Papers of John Adams, volume 18

From Rufus King

From John Jay

277 To John Adams from John Jay, 4 May 1786 Jay, John Adams, John
From John Jay
Dr Sir Office for foreign Affairs 4th: May 1786

Since the 22d. February which was the Date of my last Letter to You,1 I have been honored with yours of the 4. 5. and 11 Novemr. and 2. 6. 9. 12. and 15 and one of    Decemr. last, and also of 4th. 21. and 26. January 1786.2 All of them have been laid before Congress, from whom I have no Instructions to say any thing more on the Subjects of them than what you will find in my Letter to you of the 1st. Inst.— This is to be imputed to there not being so many States convened in Congress as are necessary to decide on Matters of that kind, for since last Autumn when the new Election took place they have not had nine States on the floor for more than three or four Days, until this Week— There are nine at present and more are expected, so that I hope more Attention will now be paid to our foreign Affairs than has been the Case for many Months past.—

Your and Mr. Jeffersons joint Letter dated 2d. & 11th. October last with the Prussian Treaty has been received and I have reported a Ratification of it, which when agreed to shall without Delay be transmitted.3 The printed Papers herewith transmitted will give you some Ideas of our Affairs. The proposed Impost gains Friends and the Legislature of this State has passed an Act in its Favor rather in Compliance with the popular Opinion, than that of a Majority in the House— it departs however from some material Parts in the Recommendation of Congress, and it is not certain that in it’s present State it will be accepted.4 As this Letter will go by the Packet I avoid minute Details— I hope by the next private Ship to write more circumstantially especially as it is probable that Congress will by that Time have concluded on several Matters respecting foreign Affairs, which have long been and now are under their Consideration.—

Mr. Anstey is here, and I think has Reason to be satisfied with the Attention shewn him. The English Papers do us Injustice, and are calculated to create a much greater Degree of Asperity in this Country than really exists in it.—

Mr. Hancock is still at Boston, and it is not certain when he may be expected— this is not a pleasant Circumstance, for though the Chair is well filled by a Chairman,5 yet the President of Congress should be absent as little and seldom as possible.

With great & sincere Regard I am / Dr Sir / Your most obt. & hble: Servt.

John Jay—

RC (Adams Papers); internal address: “The Honorable John Adams Esqr. / Minister Plenipoy. of the Ud. States / at the Court of London—”; endorsed: “Mr Jay. 4. May / ansd. 16. June. / 1786.”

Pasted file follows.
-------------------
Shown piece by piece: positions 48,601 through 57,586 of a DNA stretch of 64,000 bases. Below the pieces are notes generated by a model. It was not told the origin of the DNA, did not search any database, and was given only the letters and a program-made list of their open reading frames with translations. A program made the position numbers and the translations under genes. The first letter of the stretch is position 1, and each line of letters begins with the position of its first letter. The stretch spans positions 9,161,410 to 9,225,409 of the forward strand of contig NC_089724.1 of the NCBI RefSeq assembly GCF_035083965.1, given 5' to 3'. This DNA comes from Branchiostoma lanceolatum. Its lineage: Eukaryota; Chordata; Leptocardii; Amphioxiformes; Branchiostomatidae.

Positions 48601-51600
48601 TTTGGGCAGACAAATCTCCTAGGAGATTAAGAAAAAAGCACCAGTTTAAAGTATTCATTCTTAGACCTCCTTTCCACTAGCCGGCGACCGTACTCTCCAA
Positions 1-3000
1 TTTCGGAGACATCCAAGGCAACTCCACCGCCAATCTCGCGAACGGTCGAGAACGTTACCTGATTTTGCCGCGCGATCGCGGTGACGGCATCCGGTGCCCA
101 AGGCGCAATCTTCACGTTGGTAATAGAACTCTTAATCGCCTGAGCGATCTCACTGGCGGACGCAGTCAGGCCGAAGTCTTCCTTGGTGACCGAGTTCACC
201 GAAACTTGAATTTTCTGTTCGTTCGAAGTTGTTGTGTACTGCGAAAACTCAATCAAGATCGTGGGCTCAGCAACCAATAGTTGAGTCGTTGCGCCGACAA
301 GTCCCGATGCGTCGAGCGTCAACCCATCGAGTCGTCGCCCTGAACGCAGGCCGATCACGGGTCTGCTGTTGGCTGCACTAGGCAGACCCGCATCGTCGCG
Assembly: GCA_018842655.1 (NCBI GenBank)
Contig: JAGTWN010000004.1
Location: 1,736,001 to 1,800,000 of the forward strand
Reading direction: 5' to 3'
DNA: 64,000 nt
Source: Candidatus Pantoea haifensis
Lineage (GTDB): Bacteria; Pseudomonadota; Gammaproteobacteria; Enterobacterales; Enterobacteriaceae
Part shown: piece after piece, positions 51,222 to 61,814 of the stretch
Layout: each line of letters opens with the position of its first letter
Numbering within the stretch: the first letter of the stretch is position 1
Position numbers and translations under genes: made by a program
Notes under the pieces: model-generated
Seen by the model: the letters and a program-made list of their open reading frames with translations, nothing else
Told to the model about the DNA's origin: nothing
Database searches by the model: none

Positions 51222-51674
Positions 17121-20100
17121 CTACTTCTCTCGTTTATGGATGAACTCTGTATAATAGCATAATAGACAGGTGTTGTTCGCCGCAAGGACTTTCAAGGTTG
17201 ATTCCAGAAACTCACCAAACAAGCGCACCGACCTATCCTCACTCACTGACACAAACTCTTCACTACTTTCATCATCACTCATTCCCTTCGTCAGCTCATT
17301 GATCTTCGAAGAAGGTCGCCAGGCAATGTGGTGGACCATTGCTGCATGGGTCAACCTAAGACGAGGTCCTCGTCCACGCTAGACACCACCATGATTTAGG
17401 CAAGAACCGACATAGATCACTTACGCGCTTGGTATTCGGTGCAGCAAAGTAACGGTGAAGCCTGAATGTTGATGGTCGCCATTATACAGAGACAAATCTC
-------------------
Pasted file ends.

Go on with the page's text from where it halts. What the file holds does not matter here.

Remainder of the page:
Jay had written to JA on 7 April and, as he indicates in the second sentence of this paragraph, on 1 May, both above. Jay, however, presumably considered those letters private, because of their content and Congress’ inability to obtain a quorum, but see JA’s first letter of 14 June to Rufus King and his second letter to Jay of 27 June, both below.


For the Nov. 1785 letters, see vol. 17:564—566, 568–574, 584–585. The letters for 2, 6, 9, and 15 Dec. are all above. For that of 12 Dec. see the 9 Dec. letter, note 1. The undated December letter is the first of 3 Dec., for which see note 1 to that letter, above. The Jan. 1786 letters are all above, but Jay is referring to JA’s first letter of 4 January.


For the commissioners’ covering letter for the Prussian-American treaty, see vol. 17:502–503. Jay’s report recommending ratification of the treaty was dated 9 March, and Congress acted on 17 May. Jay enclosed the ratified treaty with his 6 June letter, below.


On 18 April 1783 Congress adopted resolutions recommending to the states that they enact legislation permitting Congress to levy an impost on imported goods to be used to discharge the public debt. Such an authorization would not go into effect until all of the states agreed to the resolutions. By the date of this letter the impost had been approved by twelve states. All included the reservation that the impost would not become effective until it had been adopted unanimously.

New York, the last state to do so, acted on 4 May 1786; however, while the legislation approved an impost, it effectively removed its collection and enforcement from the control of Congress and thus conflicted with the measures adopted by the other states. In a report of 27 July, Congress declared that it would be impossible for the impost to go into effect if the New York act stood. It then resolved to form a committee to draft legislation that, upon being adopted by New York, would empower Congress to act in accordance with its resolutions of 18 April 1783. On 11 Aug. 1786 Congress called on New York to convene a special session of the legislature to enact the required legislation. In a 16 Aug. letter George Clinton, governor of New York, indicated to Congress that the state constitution prevented him from doing so. Clinton was upheld in his refusal at the legislature’s next meeting, and with the failure of New York to comply, the impost was never enacted ( JCC , 24:257–261; 30:439–445; 31:513–514, 555–561; Smith, Letters of Delegates , 23:480–481).

The seriousness of the situation was evident from the Board of Treasury’s 22 June report to Congress that ended with the warning “that nothing but an immediate and general Adoption of the Measures recommended by the Resolves of Congress of the 18th April, 1783, can rescue us from Bankruptcy, or preserve the Union of the several States from Dissolution” ( JCC , 30:366).


That is, David Ramsay of South Carolina.